8 of 9

9

10 y = 0.4079x + 2.0738 R² = 0.9085

8 1/qe

6 4 2 0 0

2

4

6

8

10

1/Ce Figure 8. Langmuir (II) isotherm for goethite. Asinitial : 0.360 mg¨ L´1 . T: 22 ˝ C.

Figure 8. Langmuir (II) isotherm for goethite. Asinitial: 0.360 mg·L−1. T: 22 °C. Table 6. Langmuir (II) isotherm constants.

Table 6. Langmuir (II) isotherm constants. Silica Sand Coated with Fe (III)

Units

qm b R2

qm b R2

Units(mg¨ g´1 ) −1

(mg·g ) -

-

Silica Sand 0.2494 Coated with Fe (III) 0.5102 0.2494 0.7795 0.5102 0.7795

Goethite 0.4822 5.0841 0.9085

Goethite 0.4822 5.0841 0.9085

A comparison of the removal capacities of the selected sorbent materials towards As(V) is given Table 7. The As(V) uptake determined in this work was higher than: iron oxide–coated sand (IOCS) A in comparison of the removal capacities of the selected sorbent materials towards As(V) is given in ferrihydrite (FH) for goethite and granular ferric hydroxide (GFH). The goethite adsorbent seems to Tablebe7.a The As(V) uptake determined in this work was higher than: iron oxide–coated sand (IOCS) good alternative for the removal of As(V) species from an aqueous systems.

ferrihydrite (FH) for goethite and granular ferric hydroxide (GFH). The goethite adsorbent seems to be Table 7. Afor comparison of theof produced As(V)an sorption capacity (qm ) with data from the a good alternative the removal As(V) materials’ species from aqueous systems. literature, and the best fit Langmuir isotherm model.

Table 7. A comparison of the produced materials’ As(V) sorption capacity (qReference m) with data Adsorbent pH Co (mg¨ L´1 ) qm (mg¨ g´1 ) from theSilica literature, and the best fit Langmuir isotherm model. sand coated with Fe(III) 0.392 8.5 0.2494 This study Goethite synthesized Adsorbent Natural goethite Silica Iron sand oxidecoated coatedwith sandFe(III) (IOCS) Ferrihydrite (FH) Goethite synthesized Crystalline hydrous ferric oxide (CHFO) Natural Granular ferricgoethite hydroxide (GFH) Sulphuric acid acidified Iron oxide coated sandlaterite (IOCS)(ALS) Silica coated with Fe oxides (8%) Ferrihydrite (FH) Silica coated with Al oxides (8%)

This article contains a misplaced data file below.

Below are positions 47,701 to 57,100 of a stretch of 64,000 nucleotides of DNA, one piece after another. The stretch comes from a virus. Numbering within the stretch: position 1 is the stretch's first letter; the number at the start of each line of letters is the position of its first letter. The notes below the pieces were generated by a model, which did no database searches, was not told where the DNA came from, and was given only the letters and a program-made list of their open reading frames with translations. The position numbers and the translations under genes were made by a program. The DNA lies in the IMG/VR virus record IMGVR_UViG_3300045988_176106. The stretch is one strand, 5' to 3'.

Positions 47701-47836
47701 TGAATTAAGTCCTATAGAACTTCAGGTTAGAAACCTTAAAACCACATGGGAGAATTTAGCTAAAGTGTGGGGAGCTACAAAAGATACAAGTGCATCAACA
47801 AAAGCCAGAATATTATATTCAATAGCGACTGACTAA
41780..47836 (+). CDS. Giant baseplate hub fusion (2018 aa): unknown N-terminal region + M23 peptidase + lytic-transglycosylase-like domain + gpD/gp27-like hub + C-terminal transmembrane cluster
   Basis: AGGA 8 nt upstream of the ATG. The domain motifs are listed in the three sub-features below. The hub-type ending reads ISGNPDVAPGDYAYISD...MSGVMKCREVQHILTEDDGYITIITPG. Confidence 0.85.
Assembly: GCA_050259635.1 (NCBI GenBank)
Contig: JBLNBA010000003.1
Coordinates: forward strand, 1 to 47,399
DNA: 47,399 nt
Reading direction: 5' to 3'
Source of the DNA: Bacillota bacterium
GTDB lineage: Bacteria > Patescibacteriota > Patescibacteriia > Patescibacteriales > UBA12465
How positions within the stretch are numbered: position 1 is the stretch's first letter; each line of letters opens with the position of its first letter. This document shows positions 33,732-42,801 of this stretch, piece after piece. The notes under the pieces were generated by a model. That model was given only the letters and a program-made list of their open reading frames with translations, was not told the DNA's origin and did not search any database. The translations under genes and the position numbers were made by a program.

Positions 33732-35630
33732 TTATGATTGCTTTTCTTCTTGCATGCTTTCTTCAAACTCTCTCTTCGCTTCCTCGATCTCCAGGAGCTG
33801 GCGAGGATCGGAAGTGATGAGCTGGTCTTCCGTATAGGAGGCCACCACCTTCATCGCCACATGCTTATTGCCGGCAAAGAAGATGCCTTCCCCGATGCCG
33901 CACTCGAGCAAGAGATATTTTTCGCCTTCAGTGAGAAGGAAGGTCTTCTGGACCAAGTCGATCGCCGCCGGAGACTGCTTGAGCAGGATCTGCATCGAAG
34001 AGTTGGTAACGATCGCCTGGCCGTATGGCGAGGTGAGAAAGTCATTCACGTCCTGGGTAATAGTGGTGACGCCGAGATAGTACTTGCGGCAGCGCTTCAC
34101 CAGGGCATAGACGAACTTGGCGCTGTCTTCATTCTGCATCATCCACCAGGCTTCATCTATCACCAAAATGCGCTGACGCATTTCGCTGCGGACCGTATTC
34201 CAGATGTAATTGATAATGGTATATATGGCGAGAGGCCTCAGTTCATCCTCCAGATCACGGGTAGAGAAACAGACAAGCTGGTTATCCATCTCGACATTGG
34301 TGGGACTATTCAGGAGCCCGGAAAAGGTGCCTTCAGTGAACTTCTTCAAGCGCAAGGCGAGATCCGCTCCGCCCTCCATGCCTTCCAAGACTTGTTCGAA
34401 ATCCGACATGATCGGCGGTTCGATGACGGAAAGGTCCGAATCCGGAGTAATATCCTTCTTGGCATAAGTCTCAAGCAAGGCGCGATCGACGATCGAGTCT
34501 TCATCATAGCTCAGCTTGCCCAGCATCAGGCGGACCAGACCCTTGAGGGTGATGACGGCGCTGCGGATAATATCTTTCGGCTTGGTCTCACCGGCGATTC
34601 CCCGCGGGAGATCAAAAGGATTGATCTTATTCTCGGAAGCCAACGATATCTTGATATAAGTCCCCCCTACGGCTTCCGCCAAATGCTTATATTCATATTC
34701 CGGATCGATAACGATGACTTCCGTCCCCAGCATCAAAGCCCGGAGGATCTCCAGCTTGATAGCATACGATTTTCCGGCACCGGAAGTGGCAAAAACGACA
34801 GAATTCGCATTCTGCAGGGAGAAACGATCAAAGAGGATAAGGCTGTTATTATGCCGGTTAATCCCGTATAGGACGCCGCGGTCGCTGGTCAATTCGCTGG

0.360 7.5 Co (mg·L−1) 0.220 7.5 0.325 0.392 7.4 0.360 50 0.50 0.220 7.6 0.1 0.325 7.0 50 5.0 50 4.0

pH

0.4822 This study qm (mg·g−1) Reference 9.30 [15] 0.183 0.2494 [6] This study 0.285 0.4822 [6] This study 25 [16] [15] 0.159 9.30 [14] 0.923 0.183 [17] [6] 30.59 0.285 [17] [6] 6.52 [17]

8.5 7.5 7.5 7.4 Crystalline hydrous ferric oxide (CHFO) 50 25 [16] Granular ferric hydroxide (GFH) 0.50 7.6 0.159 [14] 4. Conclusions Sulphuric acid acidified laterite (ALS) 0.1 7.0 0.923 [17] The adsorbent media with a more efficient removal of arsenic (98.61%) was goethite synthesized Silica coated with Fe oxides (8%) 50 5.0 30.59 [17] in the laboratory. The arsenic concentration obtained in the effluent was 0.005 mg/L, a value that Silica coated with Al oxides (8%) 50 4.0 6.52 [17] complies with the Mexican norm NOM-127-SSA-1994 and WHO guidelines (2004). When fitting the experimental data to a pseudo-second-order equation, the kinetic sorption study shows goethite to 4. Conclusions have a high rate constant of sorption (kad ) as compared to other investigations. This is also seen for the maximum sorption capacity (qm ) obtained by applying the Langmuir model type (II).

The adsorbent media with a more efficient removal of arsenic (98.61%) was goethite synthesized in Acknowledgments: This research was supported by Instituto Mexicano de Tecnología del Agua. the laboratory. The arsenic concentration obtained in the effluent was 0.005 mg/L, a value that complies Author Contributions: Synthesis of irons oxides-hydroxides adsorbents to remove arsenic from the with drinking the Mexican norm NOM-127-SSA-1994 and WHO guidelines (2004). When fitting the water. experimental data to a pseudo-second-order equation, the kinetic sorption study shows goethite to have Conflicts of Interest: The authors declare no conflict of interest.